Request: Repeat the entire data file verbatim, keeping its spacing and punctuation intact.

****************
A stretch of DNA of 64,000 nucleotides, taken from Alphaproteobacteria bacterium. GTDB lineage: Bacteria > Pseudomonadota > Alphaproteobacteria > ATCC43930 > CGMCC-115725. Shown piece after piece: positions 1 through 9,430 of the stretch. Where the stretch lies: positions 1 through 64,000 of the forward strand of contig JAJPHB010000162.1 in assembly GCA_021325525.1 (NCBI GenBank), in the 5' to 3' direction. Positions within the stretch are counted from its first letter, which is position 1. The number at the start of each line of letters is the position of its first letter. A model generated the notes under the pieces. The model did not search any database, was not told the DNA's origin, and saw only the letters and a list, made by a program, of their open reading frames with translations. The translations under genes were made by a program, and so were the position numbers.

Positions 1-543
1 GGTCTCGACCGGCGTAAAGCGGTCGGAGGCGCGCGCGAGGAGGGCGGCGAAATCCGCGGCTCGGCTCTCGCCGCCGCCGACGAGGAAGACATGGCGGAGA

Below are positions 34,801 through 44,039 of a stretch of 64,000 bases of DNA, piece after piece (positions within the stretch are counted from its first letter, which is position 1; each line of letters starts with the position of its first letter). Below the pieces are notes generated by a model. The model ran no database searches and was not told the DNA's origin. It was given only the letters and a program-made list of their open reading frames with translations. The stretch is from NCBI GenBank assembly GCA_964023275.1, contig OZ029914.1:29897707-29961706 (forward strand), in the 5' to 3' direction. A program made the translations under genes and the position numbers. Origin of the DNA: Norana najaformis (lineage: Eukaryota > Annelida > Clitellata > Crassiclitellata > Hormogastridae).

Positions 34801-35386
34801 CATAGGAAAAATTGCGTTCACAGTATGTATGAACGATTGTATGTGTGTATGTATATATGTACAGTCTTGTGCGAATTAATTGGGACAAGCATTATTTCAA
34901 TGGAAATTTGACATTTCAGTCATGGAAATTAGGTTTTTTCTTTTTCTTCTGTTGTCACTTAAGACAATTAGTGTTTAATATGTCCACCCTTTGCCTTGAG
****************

A stretch of DNA of 64,000 nucleotides, taken from Alphaproteobacteria bacterium. GTDB lineage: Bacteria > Pseudomonadota > Alphaproteobacteria > ATCC43930 > CGMCC-115725. Shown piece after piece: positions 1 through 9,430 of the stretch. Where the stretch lies: positions 1 through 64,000 of the forward strand of contig JAJPHB010000162.1 in assembly GCA_021325525.1 (NCBI GenBank), in the 5' to 3' direction. Positions within the stretch are counted from its first letter, which is position 1. The number at the start of each line of letters is the position of its first letter. A model generated the notes under the pieces. The model did not search any database, was not told the DNA's origin, and saw only the letters and a list, made by a program, of their open reading frames with translations. The translations under genes were made by a program, and so were the position numbers.

Positions 1-543
1 GGTCTCGACCGGCGTAAAGCGGTCGGAGGCGCGCGCGAGGAGGGCGGCGAAATCCGCGGCTCGGCTCTCGCCGCCGCCGACGAGGAAGACATGGCGGAGA

Below are positions 34,801 through 44,039 of a stretch of 64,000 bases of DNA, piece after piece (positions within the stretch are counted from its first letter, which is position 1; each line of letters starts with the position of its first letter). Below the pieces are notes generated by a model. The model ran no database searches and was not told the DNA's origin. It was given only the letters and a program-made list of their open reading frames with translations. The stretch is from NCBI GenBank assembly GCA_964023275.1, contig OZ029914.1:29897707-29961706 (forward strand), in the 5' to 3' direction. A program made the translations under genes and the position numbers. Origin of the DNA: Norana najaformis (lineage: Eukaryota > Annelida > Clitellata > Crassiclitellata > Hormogastridae).

Positions 34801-35386
34801 CATAGGAAAAATTGCGTTCACAGTATGTATGAACGATTGTATGTGTGTATGTATATATGTACAGTCTTGTGCGAATTAATTGGGACAAGCATTATTTCAA
34901 TGGAAATTTGACATTTCAGTCATGGAAATTAGGTTTTTTCTTTTTCTTCTGTTGTCACTTAAGACAATTAGTGTTTAATATGTCCACCCTTTGCCTTGAG